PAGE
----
Nobody likes shuttle trucks.
Moving companies don’t like shuttling furniture.
Customers don’t like the additional costs that come with shuttles.
That being said, shuttle trucks are a necessary evil when it comes to moving long distance and it’s important to understand when they come into play.
What is a moving shuttle truck?
For interstate moves, most moving companies are going to use a big ole 53′ tractor trailer to haul your furniture.
Now, depending on where you live, a mover can’t always pull the big truck up to your front door.
In that case, they’ll need to go rent a smaller truck to make the final delivery.
For the mover, this is a lot of extra work and for you, it means more costs.
How much do shuttles cost?
Regardless of the type of moving estimate you’ve received, shuttle fees can increase your final cost.
Moving shuttle fees can run anywhere from $200 to a $1,000+.
It really just depends on how big your move is.
Moving companies typically charge anywhere from $0.08 to $0.12 per pound with a minimum fee of around $200.
This means if your move is 10,000lbs you could be looking at an additional $1,000 added to your total cost.
And if you need a shuttle at both your origin and destination location you can multiply that fee by two.
Yeah, not fun.
However, just because you need a shuttle doesn’t mean you’ll automatically have to pay the fee.
Many companies don’t charge if you need a shuttle at the pickup origin. Almost all companies will charge a fee if a shuttle is required at destination though.
Also, in major cities like New York or Chicago, where streets are tight, shuttles are always required and already built into every quote.
Some moving companies also pool money together to help cover the costs of shuttles to avoid charging customers additional fees.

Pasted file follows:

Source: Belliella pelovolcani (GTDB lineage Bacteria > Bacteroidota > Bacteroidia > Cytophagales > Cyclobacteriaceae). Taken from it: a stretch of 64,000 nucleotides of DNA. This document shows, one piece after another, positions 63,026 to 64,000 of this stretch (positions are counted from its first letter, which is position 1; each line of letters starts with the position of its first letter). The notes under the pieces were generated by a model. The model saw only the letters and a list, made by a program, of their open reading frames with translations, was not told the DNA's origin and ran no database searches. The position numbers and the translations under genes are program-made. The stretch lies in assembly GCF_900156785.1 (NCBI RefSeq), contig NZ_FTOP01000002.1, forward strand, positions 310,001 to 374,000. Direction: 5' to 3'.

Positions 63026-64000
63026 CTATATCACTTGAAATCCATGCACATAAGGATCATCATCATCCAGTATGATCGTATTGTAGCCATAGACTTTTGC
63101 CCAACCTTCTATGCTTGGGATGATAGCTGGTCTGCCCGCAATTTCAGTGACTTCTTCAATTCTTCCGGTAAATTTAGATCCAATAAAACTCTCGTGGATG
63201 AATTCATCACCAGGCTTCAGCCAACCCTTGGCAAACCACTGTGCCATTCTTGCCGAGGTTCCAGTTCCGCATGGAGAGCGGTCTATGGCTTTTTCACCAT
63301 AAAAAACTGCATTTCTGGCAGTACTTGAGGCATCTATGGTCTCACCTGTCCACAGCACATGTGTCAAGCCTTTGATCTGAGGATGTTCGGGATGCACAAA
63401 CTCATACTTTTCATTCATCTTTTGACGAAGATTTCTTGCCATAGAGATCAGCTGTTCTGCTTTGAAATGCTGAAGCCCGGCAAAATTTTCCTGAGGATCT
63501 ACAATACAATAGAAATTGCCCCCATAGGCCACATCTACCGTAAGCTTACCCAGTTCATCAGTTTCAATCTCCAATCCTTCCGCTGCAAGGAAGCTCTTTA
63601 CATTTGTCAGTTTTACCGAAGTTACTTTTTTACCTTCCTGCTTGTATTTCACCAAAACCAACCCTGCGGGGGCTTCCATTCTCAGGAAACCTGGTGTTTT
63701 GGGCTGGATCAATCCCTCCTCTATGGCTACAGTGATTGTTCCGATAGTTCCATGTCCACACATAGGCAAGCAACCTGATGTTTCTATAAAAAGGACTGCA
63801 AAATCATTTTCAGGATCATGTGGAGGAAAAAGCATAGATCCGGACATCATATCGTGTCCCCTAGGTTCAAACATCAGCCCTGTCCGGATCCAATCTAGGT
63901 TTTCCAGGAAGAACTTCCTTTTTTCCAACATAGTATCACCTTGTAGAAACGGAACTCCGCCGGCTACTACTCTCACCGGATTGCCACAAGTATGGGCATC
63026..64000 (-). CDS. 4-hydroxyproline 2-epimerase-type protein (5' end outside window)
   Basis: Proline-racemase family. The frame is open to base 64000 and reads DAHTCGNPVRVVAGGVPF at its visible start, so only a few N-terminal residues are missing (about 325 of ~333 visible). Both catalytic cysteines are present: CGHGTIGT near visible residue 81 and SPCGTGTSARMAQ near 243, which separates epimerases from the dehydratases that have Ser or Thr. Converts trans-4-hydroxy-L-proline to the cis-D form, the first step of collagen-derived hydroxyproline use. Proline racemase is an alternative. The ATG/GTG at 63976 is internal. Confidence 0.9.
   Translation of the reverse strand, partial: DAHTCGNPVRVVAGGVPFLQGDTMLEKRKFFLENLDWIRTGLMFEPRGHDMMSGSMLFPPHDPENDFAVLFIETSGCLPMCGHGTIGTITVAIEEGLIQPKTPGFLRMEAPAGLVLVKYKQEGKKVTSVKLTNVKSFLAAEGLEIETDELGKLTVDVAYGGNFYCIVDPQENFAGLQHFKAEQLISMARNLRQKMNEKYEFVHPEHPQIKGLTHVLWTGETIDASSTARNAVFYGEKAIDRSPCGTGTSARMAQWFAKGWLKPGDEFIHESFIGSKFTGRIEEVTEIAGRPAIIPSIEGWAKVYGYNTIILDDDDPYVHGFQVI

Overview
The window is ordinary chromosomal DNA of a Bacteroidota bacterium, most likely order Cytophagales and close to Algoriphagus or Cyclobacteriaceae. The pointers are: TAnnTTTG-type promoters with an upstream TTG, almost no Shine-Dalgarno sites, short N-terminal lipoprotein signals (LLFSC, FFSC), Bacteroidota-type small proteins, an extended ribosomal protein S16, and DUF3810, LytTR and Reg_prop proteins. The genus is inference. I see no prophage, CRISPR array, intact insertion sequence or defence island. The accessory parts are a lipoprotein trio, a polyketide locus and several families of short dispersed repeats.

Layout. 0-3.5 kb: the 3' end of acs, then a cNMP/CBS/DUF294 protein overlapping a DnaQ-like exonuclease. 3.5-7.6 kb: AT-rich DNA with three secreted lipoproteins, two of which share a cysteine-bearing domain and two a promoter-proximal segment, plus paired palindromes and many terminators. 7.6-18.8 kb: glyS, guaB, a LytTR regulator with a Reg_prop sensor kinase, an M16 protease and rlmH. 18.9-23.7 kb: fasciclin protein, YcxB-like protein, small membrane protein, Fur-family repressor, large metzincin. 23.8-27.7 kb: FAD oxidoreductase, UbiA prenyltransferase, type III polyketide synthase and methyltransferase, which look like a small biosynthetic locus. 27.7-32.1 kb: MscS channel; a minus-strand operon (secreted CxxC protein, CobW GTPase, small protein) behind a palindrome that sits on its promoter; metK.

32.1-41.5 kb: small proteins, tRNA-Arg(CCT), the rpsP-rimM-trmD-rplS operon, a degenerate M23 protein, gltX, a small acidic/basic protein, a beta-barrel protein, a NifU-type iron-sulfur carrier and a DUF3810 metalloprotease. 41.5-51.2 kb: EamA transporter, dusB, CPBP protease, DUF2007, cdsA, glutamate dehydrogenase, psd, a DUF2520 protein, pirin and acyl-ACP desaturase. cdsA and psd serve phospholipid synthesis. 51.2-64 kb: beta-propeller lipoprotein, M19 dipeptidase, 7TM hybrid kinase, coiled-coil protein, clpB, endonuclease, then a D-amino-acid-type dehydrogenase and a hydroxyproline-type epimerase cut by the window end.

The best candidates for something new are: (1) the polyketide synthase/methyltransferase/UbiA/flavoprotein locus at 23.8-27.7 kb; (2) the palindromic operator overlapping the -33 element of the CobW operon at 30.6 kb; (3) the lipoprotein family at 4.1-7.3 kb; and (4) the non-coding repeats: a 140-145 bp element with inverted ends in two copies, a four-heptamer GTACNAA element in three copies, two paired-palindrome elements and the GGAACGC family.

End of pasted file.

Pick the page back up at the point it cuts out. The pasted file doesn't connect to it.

Be sure to always ask your mover about the possibility of a shuttle and the associated costs.
Sometimes a small truck is the only way to new beginnings.
Why is there a fee?
Like we said, movers hate shuttles.
It’s a lot of extra work and it’s basically a breakeven deal for them.
Don’t believe me?
Consider all the costs involved in providing a shuttle.
- Cost to rent a small truck
- Extra labor costs it’s basically another mover
- Increased risk of damage due to double handling
- Extra time needed to load the shuttle
Customers often think the mover is trying to pull a fast one on them with the shuttle fee.
This is almost never the case.
If a mover wants to be shady, there are far easier ways to charge you more money than a shuttle.
How do movers know if a shuttle is necessary?
Moving companies will sometimes send a representative out to see if a shuttle is needed.
Movers will also use resources like Google Street View to check out the roads and see if a tractor-trailer can fit.
If the truck can’t pull up within a reasonable distance, usually around 150-200 feet walking distance to the front door, then a shuttle will likely be needed.
Some typical scenarios where a shuttle is required include:
- Streets with tight turns
- Steep hills or inclines
- Unpaved roads
- Streets with difficult or little parking
- Street with low power lines or tree limbs
- Tight turns or corners
What if I don’t have a destination address yet?
Don’t know the exact address you’re moving to yet?
That’s actually a fairly common scenario.
And there’s no way for a mover to determine whether or not a shuttle will be required without an exact address.
The best thing to do in these situations is to get the destination shuttle quote beforehand.
This way you know exactly what you might have to pay if the scenario arises.
Most movers will offer up this information anyway, but be sure to ask for the pricing if they don’t.
Take a deep breath and shuttle on.